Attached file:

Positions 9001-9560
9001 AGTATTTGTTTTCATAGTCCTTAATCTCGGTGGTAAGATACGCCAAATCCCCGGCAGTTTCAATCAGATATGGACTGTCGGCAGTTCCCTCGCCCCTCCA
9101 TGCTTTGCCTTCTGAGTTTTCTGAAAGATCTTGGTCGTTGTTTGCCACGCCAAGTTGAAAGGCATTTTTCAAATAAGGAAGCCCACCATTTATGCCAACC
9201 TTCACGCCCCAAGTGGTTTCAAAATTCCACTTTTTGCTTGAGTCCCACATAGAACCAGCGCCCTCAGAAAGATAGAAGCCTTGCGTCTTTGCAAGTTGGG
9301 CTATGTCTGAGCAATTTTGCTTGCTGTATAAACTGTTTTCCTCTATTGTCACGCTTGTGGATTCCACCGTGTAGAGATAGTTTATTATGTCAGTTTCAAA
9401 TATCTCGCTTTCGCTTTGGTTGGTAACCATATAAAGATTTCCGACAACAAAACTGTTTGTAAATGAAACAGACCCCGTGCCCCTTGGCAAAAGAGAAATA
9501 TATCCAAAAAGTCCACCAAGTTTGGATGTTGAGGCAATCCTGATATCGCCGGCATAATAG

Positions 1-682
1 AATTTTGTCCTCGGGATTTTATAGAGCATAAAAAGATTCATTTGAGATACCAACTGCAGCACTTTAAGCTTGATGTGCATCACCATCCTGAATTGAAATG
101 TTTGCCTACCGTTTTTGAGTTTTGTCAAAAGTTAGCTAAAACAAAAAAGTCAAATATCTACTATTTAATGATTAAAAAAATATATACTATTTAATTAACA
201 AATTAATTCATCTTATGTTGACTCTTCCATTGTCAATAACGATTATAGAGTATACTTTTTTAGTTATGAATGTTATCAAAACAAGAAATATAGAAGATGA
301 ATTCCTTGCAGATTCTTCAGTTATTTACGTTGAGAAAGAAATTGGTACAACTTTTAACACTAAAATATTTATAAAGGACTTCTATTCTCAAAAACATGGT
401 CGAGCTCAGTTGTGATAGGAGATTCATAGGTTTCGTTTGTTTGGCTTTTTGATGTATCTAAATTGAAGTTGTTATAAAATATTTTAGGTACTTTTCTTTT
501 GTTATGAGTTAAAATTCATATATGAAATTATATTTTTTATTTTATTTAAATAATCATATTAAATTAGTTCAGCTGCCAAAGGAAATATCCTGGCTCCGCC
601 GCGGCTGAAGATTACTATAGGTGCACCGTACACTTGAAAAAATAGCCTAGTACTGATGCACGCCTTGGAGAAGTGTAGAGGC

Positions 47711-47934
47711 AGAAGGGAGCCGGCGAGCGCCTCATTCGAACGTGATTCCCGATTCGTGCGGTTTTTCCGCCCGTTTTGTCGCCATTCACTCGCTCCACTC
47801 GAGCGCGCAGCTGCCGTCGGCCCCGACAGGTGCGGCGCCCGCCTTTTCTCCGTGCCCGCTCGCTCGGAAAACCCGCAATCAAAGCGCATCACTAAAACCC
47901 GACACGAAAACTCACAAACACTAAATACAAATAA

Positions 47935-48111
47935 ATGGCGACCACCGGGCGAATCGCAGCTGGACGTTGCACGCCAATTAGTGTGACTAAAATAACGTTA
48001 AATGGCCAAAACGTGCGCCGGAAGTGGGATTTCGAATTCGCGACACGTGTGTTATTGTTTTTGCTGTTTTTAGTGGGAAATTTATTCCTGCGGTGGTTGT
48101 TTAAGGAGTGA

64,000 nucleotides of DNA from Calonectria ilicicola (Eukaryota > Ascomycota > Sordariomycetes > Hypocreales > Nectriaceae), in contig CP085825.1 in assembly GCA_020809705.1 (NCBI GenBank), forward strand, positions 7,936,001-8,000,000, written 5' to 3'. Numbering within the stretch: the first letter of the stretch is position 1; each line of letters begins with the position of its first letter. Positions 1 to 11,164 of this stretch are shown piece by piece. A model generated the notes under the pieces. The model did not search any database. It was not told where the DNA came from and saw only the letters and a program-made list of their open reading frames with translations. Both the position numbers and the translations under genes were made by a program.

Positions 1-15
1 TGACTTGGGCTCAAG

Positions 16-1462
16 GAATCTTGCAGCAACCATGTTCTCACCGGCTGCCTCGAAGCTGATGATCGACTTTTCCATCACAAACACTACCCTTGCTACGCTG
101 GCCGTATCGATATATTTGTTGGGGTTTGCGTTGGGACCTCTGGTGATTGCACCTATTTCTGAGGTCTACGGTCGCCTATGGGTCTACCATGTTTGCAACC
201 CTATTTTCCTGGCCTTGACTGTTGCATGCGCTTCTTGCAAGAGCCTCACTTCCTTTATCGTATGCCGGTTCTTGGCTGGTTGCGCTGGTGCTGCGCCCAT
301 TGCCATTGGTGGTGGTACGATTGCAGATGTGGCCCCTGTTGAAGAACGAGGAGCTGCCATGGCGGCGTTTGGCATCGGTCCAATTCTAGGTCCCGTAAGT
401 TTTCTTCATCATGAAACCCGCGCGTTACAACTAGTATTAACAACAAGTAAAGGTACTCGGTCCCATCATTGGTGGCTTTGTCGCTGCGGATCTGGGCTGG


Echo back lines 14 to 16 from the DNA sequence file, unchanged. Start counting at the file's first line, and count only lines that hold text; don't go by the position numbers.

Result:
501 GTTATGAGTTAAAATTCATATATGAAATTATATTTTTTATTTTATTTAAATAATCATATTAAATTAGTTCAGCTGCCAAAGGAAATATCCTGGCTCCGCC
601 GCGGCTGAAGATTACTATAGGTGCACCGTACACTTGAAAAAATAGCCTAGTACTGATGCACGCCTTGGAGAAGTGTAGAGGC

Positions 47711-47934